A SEAT With Seven Seats – The Alhambra MPV
By David Miles (Miles Better News Agency)
What’s in a name? SEAT – pronounced ‘say-at’ was founded in 1950 and is now the Spanish arm of the Volkswagen Group. SEAT’s largest model is their seven-seat Alhambra MPV, which takes its name from a medieval palace site in Granada. Moving to more modern times 2016 is the 20th anniversary year of Alhambra sales.
SEAT’s latest generation Alhambra came to market mid-year in 2015 with engines 15% more fuel efficient and more powerful than before, plus it received a new generation of infotainment systems and a higher grade of comfort and driver assistance features. Exterior styling changes were minimal.
The Alhambra, being an MPV, meets multi-uses and is most often seen as the ‘family bus’ or a chauffeuring vehicle for airport runs, but they are also popular as taxis and minicabs. After consecutive years of record sales in the UK, the SEAT brand suffered an 11% dip in sales last year when the UK’s new car market increased by 6% overall. Things have got worse in the first two months of this year with a worrying 11.3% fall in UK sales when the market is up by 4.6%. Motoring pundits feel this drop in demand could be in part to the fall-out from the Volkswagen Group’s emissions cheating issues as VW’s UK sales are also down by 13.6%. However VW Group’s other brands of Skoda and Audi have shown 7% increases in UK sales.
It hasn’t helped SEAT and their new Alhambra models that demand in the UK for MPVs fell by 21% last year to just over 131,000 units. In particular retail customers moved to the more fashionable and desirable 2WD and 4WD SUVs, some with seven seats, so this sector saw sales rise by the same amount as MPVs fell.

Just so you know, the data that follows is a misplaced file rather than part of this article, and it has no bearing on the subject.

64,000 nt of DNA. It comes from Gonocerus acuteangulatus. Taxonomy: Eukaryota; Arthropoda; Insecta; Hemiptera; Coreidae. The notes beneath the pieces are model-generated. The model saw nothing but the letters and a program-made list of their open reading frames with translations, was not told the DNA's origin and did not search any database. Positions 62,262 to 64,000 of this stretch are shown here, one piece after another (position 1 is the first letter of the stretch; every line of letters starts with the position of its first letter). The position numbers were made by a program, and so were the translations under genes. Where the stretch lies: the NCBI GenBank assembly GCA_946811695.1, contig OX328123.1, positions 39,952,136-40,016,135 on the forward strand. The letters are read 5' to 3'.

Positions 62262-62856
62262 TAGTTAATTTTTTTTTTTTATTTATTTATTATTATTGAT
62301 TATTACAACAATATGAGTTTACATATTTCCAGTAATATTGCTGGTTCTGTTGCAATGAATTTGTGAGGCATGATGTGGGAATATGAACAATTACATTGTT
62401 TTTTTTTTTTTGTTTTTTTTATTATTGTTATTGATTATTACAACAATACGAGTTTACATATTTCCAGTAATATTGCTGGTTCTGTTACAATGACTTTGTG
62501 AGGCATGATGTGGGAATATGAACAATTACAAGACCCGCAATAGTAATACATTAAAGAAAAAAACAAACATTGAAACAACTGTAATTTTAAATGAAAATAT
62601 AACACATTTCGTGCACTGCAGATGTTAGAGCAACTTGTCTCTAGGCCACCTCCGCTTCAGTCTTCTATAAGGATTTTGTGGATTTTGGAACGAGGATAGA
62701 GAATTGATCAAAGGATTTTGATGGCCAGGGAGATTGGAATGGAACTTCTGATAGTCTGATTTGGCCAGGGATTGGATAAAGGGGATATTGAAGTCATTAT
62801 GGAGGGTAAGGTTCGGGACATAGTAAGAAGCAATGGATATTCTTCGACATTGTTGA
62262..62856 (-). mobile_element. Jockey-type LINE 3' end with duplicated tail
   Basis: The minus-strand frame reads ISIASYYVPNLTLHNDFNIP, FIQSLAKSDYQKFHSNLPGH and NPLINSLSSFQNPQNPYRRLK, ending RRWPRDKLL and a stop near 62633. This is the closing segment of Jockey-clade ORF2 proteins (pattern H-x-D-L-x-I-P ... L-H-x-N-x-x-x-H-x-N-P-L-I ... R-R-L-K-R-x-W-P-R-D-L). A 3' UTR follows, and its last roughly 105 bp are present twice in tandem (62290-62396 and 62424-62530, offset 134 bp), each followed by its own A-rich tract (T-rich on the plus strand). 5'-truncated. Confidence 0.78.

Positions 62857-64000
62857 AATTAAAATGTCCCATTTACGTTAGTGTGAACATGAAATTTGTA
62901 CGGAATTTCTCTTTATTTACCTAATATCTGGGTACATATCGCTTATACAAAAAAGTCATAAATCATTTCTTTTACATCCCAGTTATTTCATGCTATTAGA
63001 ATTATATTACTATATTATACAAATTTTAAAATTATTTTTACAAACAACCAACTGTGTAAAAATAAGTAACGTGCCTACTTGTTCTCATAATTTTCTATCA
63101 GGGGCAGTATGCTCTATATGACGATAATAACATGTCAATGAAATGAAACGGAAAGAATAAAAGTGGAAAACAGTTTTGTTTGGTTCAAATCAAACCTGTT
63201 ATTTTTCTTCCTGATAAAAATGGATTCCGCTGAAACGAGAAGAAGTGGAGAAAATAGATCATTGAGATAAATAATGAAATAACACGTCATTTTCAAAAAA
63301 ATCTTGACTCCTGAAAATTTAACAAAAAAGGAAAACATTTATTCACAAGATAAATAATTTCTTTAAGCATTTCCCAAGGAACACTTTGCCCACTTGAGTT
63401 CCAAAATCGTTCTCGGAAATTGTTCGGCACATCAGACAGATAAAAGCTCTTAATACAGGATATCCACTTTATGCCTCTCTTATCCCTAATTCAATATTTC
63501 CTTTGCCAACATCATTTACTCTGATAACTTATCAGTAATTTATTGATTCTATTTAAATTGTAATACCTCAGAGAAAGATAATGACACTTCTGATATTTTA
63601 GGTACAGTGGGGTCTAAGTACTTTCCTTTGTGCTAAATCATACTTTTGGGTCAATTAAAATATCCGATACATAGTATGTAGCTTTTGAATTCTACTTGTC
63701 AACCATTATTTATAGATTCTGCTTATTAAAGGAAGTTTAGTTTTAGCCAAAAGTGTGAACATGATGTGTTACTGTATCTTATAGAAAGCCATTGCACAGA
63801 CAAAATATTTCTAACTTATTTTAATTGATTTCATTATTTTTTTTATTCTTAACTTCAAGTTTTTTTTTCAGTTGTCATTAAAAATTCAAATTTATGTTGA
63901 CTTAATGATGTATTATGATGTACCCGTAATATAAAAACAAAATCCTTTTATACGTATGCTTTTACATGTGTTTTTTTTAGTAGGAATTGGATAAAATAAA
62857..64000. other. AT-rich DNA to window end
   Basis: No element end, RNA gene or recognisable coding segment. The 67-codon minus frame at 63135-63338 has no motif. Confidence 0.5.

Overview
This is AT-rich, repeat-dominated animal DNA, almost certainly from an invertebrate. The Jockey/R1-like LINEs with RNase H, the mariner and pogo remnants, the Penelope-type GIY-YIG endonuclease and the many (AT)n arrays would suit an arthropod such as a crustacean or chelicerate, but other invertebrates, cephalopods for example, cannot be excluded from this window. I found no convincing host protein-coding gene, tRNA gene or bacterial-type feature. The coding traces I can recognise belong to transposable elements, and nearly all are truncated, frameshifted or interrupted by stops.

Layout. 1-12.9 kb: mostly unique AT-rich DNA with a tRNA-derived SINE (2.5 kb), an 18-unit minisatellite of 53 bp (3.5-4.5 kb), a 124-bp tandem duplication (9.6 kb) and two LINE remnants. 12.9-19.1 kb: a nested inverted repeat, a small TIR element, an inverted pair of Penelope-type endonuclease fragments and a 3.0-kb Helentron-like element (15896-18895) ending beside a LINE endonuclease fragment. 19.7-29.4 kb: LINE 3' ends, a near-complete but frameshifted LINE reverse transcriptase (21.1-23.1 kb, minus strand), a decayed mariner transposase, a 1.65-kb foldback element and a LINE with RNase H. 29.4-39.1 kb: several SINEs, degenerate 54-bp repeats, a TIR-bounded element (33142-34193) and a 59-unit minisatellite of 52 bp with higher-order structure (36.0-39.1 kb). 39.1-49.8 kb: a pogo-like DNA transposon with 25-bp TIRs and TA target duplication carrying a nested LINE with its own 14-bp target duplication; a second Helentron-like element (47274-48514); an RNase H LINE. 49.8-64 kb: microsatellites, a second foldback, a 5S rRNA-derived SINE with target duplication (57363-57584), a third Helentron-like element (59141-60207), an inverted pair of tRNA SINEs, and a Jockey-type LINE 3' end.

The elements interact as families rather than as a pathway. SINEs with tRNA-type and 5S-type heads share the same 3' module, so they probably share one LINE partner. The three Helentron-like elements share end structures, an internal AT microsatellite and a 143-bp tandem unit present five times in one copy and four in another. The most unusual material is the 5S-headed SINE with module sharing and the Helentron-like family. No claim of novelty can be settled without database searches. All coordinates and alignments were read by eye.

Just as with SUVs, modern MPVs come in a variety of sizes, compact, medium, large. Of the large type the Ford S-Max is the sharpest handling but with a firm ride and the Citroen Grand C4 Picasso is the best equipped and most stylish. Also in the sales mix of large MPVs is the VW Sharan, which is the stablemate to the Alhambra but it is more expensive.
SEAT Alhambra prices in the UK start at £24,885 and go up to £34,840. There is the choice of a 1.4 TSI turbocharged petrol unit with 150 hp, a 2.0 litre TDI Ecomotive turbodiesel also with 150 hp and a 2.0-litre TDI turbodiesel with 184 hp. All engines have the options of a manual gearbox or a DSG dual-clutch automatic transmission, which includes a fuel saving coasting function. Depending on the engine chosen the specification levels are S, SE, Style Advanced and SE Lux.
My test drive version, and the likely best seller, was the SE 2.0 TDI Ecomotive 150hp with a six-speed manual gearbox priced at £28,780.
All Alhambra versions have front hinged doors and, for ease of access, rear side sliding doors, plus a high tailgate at the rear. Inside are three rows of individual seats, totalling seven.
Standard equipment includes electric front and rear windows, electrically operated door mirrors, loads of storage and cupholders, easy to fold flat to the floor seats in the middle and third rows, three zone climate control, usefully for such a large vehicle – front and rear parking sensors and again useful for a people-carrier – comfort suspension. Also standard fit is a 6.5-inch colour touchscreen, Bluetooth, voice recognition, 16-inch alloy wheels, a full array of airbags, automatic post-collision braking, start/stop, brake energy regeneration, ISOFIX child seat anchorage points, remote central locking, trip computer and electric handbrake.
The best selling SE level’s additions include cruise control, front fog lights with cornering function, dark tinted rear windows, chromed roof rails, folding tables (with cup holders) on the front seat backs, leather multifunction steering wheel, auto headlights and wipers and 17-inch alloy wheels. The extra cost options on my vehicle included the £995 navigation system with rear view camera and DAB radio. For £130 there is an internal in-roof storage system as well.